- ANZ businesses suffer 29 data-loss events every day: Check Point
- Testing Security Controls for Logic Based Attacks
- Firms must muster the will to change security as username-password combos fall
- Honda's aims for 'collision-free society' are realised with new tech
- Apple Watch under scrutiny for privacy by Connecticut attorney general
intrusion - News, Features, and Slideshows
There's no need to panic about the nearly five million compromised Gmail passwords that appeared in a Russian Bitcoin security forum this week, according to Google.
Security experts are urging Gmail users to change their passwords amid reports that hackers gained access to the credentials of 5 million users of the free email service. Some password combinations have been spotted on Russian cybercrime forums.
After nearly a week of investigation, Home Depot on Monday confirmed that intruders had indeed broken into its payment networks and accessed credit and debit card data belonging to an unspecified number of customers who shopped at its U.S. and Canadian stores.
Attackers are actively exploiting a critical vulnerability in a WordPress plug-in that's used by a large number of themes, researchers from two security companies warned Wednesday.
It looks like Home Depot may have earned the dubious distinction of being responsible for the biggest compromise ever involving credit and debit card data.
In today's threatscape, antivirus software provides little piece of mind. In fact, antimalware scanners on the whole are horrifically inaccurate, especially with exploits less than 24 hours old. After all, malicious hackers and malware can change their tactics at will. Swap a few bytes around, and a previously recognized malware program becomes unrecognizable.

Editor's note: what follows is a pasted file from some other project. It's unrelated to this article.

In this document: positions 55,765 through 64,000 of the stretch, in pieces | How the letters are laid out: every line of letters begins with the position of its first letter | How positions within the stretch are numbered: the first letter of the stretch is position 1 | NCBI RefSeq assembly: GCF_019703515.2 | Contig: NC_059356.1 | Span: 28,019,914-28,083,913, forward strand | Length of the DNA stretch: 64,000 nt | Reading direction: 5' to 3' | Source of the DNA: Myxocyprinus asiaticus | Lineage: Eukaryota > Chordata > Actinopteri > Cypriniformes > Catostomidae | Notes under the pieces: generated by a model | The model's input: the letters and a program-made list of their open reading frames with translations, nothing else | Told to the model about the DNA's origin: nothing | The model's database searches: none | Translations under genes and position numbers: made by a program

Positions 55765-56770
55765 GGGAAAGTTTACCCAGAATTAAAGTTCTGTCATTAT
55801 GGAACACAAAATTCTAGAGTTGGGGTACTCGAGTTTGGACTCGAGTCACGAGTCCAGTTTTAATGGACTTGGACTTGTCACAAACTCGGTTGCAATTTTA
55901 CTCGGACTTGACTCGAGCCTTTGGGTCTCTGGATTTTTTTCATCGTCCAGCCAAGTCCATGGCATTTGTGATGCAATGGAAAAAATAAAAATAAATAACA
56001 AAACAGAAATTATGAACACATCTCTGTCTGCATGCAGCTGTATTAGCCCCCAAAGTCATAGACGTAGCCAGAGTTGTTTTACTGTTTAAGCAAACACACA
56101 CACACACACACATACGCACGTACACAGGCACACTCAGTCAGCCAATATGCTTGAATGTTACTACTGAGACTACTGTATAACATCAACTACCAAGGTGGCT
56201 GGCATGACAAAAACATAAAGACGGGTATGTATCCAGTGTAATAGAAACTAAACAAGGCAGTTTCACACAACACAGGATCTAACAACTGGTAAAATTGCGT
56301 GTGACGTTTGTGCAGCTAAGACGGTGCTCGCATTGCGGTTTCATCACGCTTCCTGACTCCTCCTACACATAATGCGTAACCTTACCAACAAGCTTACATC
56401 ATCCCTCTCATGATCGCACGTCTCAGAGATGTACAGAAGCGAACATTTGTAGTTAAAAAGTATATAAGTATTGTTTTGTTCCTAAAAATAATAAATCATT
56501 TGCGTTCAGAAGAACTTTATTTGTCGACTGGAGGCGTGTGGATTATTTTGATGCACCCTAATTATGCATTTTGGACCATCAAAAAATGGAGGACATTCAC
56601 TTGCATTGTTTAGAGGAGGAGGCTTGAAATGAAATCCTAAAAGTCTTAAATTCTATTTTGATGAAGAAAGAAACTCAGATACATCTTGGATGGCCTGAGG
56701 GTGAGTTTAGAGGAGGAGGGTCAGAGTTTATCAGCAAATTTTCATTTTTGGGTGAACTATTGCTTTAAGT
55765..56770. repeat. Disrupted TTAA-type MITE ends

Police in Austin, Texas, set up sting operations with cars they have under surveillance, watching for thieves to break into them. Marcus J. Carey's Web service, HoneyDocs -- born in the same city -- uses the same concept, only with computer files.
Security pros and government officials warn of a possible cyber 9/11 involving banks, utilities, other companies, or the Internet
Last week Gen. David Petraeus, the director of the Central Intelligence Agency, resigned in response to what has turned out to be a much bigger scandal than it first appeared.
Not long ago, the legal department at a financial services company in New York got a phone call from a hospital in London. The query: Why are you hacking us? With two known IP addresses, it wasn't difficult for the financial firm's information security staff to go back through the logs looking for traffic between the two organizations. And with the traffic identified, locating the computer from which the hacks were taking place didn't take long, either. The culprit: an individual who-as their human resources records soon confirmed-had formerly worked at that very hospital.
- Telstra launches communications initiatives for disabled Australians
- Australian Information Industry Association backs changes to ESOP
- Blackline appoints APAC GM to lead ambitious growth plan
- Fletcher lays down NBN strategy to address communications "equity"
- ACCAN unveils Digital Business Kit for SMBs
- Adopting mobile marketing for the masses
- Report: Consumers worry more about privacy even as they share personal info online
- Anytime Fitness looks to bring on first CMO
- Don't drop leadership intuition for data analytics, says Accenture researcher
- Optus claims world-first with Facebook trending campaign launching pre-paid offer